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The Financial Planning Coalition is fighting the advocacy fight for a fiduciary standard for financial planning. While this certainly is a consumer-centric direction for financial planning, the firms today that practice financial planning may need to be careful about what they wish for. After all, for many firms, the fact that they operate as fiduciaries has become a central message of their marketing to prospective clients. So what happens if the Coalition wins the fiduciary fight? If everyone who practices financial planning must operate as a fiduciary, do a number of currently successful firms lose their key marketing differentiator and have to rewrite a new marketing plan?

The inspiration for today's blog post comes from ongoing discussions I've been having with a number of financial planners about the longer-term implications of the ongoing fight for fiduciary financial planning. As highlighted earlier this week in the blog, I think that while winning on fiduciary would be good for consumers, it would actually increase the number of firms directly competing to deliver true financial planning services, because more firms will be required to compete in the profitable financial planning business directly if other business models are regulated out of existence. But a natural extension of this challenge is that not only might there be more competitors... it might also be harder than ever to differentiate.

In today's world, many "true" financial planning firms differentiate themselves by communicating that they follow a fiduciary standard in serving their clients, from planners under NAPFA to the Garrett Planning Network to the Alliance of Cambridge Advisors. From focusing on fiduciary directly, to highlighting a fee-only compensation model that is meant to support fiduciary, the fact that not everyone currently practices financial planning in this manner allows many firms to direct attention to this as a significant differentiator. The fundamental underlying message - "You can trust me, I'm making recommendations in your interest, and I'm willing to adhere to a legal standard that enforces it" - is attractive to many prospective clients tired and wary of the current advisory marketplace.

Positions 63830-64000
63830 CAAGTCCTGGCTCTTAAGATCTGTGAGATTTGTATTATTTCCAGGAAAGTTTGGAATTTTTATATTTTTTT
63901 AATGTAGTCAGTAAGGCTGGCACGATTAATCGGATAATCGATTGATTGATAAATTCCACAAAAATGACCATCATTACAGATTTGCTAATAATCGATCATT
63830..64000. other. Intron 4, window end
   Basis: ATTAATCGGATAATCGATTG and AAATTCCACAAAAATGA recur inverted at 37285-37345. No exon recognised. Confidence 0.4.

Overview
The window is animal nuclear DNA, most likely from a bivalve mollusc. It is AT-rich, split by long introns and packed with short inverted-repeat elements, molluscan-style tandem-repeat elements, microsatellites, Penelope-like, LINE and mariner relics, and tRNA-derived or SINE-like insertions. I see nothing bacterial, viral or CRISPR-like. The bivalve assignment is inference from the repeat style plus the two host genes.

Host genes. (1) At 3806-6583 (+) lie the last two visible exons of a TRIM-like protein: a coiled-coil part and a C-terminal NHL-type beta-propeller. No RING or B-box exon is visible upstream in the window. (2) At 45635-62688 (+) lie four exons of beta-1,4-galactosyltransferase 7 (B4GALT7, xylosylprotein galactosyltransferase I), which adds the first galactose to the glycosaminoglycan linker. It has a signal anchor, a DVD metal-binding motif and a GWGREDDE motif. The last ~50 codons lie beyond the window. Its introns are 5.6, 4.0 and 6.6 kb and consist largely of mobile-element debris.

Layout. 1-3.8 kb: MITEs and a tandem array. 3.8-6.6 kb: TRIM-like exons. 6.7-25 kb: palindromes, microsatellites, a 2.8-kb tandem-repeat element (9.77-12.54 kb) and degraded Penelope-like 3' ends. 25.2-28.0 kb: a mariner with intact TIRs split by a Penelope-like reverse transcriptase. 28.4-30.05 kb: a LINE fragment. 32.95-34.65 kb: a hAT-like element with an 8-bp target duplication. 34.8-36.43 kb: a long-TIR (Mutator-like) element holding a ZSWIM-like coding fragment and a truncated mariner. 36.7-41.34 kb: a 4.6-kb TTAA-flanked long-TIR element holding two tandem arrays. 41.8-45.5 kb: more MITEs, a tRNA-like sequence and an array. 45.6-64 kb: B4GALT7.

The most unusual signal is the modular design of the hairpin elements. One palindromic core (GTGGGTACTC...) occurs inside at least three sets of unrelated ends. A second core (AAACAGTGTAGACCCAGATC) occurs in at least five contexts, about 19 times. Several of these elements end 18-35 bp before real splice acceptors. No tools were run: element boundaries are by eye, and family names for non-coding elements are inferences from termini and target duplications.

Yet what happens if the Coalition and other fiduciary advocates win the fight for fiduciary, and anyone and everyone who holds themselves out as a financial planner must genuinely practice as a fiduciary? For many of the currently successful firms who operate in this space... they lose a key differentiator from their competition. In a world where everyone who practices financial planning is a fiduciary, firms will have to find some other way to attract clients. This is paralleled in other professions, as well; although I certainly expect my doctor to act in my interests, having a doctor who proudly states that he has taken the Hippocratic Oath to practice medicine ethically is just not meaningful in today's world when every other doctor has taken the same oath!

So how will financial planning firms compete in the future? To say the least, they'll have to compete by other means. Some will highlight truly advanced expertise in specialized areas. Others will focus on a particular niche. Some may seek to create a local community or media presence. Many, though, will just struggle more to attract new prospective clients and persuade them to pay for services as the marketplace becomes more competitive.

In the end, many of the planning firms that advocate most passionately for the fiduciary standard are also amongst those who use fiduciary as a key differentiator in their marketing. Yet while I believe it's a wonderful step forward for consumer, I fear that for a few such firms, they need to be careful what they wish for. The fiduciary world we're creating may ensure better advice for consumers, but it may make the landscape for financial planners more difficult than ever to compete, differentiate, and succeed.